The new law in Russia makes it illegal to spread “propaganda” about “non-traditional sexual relations” in all media, including social, advertising, and movies.
President Vladimir V. Putin of Russia intensified his crackdown on LGBTQ people when he signed new legislation that widely bans public expression of their identity in the country.
The law criminalizes any act regarded as an attempt to promote what Russia calls “non-traditional sexual relations” – in film, online, advertising, or in public – and expands on a notorious 2013 law that banned “propaganda of non-traditional sexual relations” among minors and was used to detain gay rights activists.
Under the new law, individuals can be fined up to 400,000 roubles (£5,400) and organizations 5 million roubles (£68,500) for “propagandizing non-traditional sexual relations”, while foreigners could face up to 15 days’ arrest and expulsion from Russia.
Human rights groups and LGBTQ+ activists say the extension of the law means any act or public mention of same-sex relationships is functionally being outlawed.
The Russian president, Vladimir Putin, has already signed the bill and the crackdown may soon escalate.
Since the start of the war in Ukraine, the Kremlin has launched a fresh effort to promote “traditional values”, with the Russian leader making anti-gay rhetoric one of the cornerstones of his political agenda.
In a recent speech, Putin accused the west of “moving towards open satanism”, citing the promotion of gay and transgender rights in Europe as an example.
Alexander Khinshtein, a senior lawmaker and one of the bill’s designers, said the war in Ukraine had given the anti-LGBTQ+ law “new relevance”.
“The special military operation takes place not only on the battlefield but also in the minds and souls of people,” Khinshtein said, referring to the conflict in Ukraine.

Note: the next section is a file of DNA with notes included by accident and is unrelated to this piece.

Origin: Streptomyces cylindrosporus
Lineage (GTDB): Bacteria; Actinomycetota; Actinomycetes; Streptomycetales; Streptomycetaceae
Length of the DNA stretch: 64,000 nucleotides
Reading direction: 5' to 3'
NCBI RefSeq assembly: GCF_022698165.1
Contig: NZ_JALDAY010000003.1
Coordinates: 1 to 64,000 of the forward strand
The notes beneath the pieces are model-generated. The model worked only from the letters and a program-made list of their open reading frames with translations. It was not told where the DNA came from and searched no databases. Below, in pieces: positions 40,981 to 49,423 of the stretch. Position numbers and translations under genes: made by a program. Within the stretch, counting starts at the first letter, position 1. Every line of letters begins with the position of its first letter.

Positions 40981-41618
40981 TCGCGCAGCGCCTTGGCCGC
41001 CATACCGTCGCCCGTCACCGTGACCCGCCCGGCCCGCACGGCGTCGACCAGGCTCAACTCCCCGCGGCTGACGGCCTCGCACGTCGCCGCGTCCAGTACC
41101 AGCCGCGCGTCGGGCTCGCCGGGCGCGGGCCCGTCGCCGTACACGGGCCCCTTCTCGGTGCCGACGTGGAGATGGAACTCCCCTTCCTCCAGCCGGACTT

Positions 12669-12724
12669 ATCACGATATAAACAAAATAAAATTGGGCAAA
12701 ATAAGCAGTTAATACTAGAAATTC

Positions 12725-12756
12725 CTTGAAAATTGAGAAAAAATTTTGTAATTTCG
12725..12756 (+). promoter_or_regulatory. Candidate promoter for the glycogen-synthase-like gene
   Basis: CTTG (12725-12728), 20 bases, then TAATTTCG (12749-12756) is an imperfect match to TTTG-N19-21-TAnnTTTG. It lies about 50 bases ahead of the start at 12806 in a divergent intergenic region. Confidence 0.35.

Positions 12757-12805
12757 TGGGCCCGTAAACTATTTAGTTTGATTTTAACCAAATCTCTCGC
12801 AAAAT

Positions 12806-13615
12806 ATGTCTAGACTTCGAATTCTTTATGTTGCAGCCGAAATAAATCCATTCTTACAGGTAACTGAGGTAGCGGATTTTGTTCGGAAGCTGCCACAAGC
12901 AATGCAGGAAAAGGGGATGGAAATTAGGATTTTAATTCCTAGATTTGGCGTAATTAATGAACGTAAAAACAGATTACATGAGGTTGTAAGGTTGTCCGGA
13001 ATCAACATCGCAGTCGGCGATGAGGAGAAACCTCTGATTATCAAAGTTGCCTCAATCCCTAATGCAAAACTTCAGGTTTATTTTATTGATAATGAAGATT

In an earlier discussion of the bill, Khinshtein targeted the popular children’s cartoon Peppa Pig, after a lesbian couple joined its cast of characters in an episode titled Families.
Patriarch Kirill, the head of the Russian Orthodox church and a close ally of Putin, also backed the new law. In an earlier sermon, Kirill bizarrely blamed the country’s invasion of Ukraine on gay pride parades.
Russian Human Rights activists have condemned the bill. Igor Kochetkov, the head of the rights group Russian LGBT Network, said the bill was an “absurd” government attempt to further discriminate against the LGBTQ+ community in Russia. Human rights critics fear the law will be used to close down independent film and book festivals, making the topic of gay sexual orientation essentially taboo in Russia.
This law is part of an ongoing homophobic government campaign against LGBTQ rights. This is part of a broader attack on anything the government deems ‘western and progressive’.
But while the Russian government has expanded its attacks on LGBTQ+ rights, recent polling has indicated parts of Russian society are becoming more tolerant towards the gay community, with a 2019 poll showing that 68% of younger Russians view the LGBTQ+ community as “normal”.
And in July 2022, Daria Kasatkina, Russia’s highest-ranked female tennis player, came out as gay, a move applauded by fellow athletes and parts of the Russian public. Many in the country are becoming more accepting of the LGBTQ community and a new law will not buck this trend, but it is still is a cause for concern.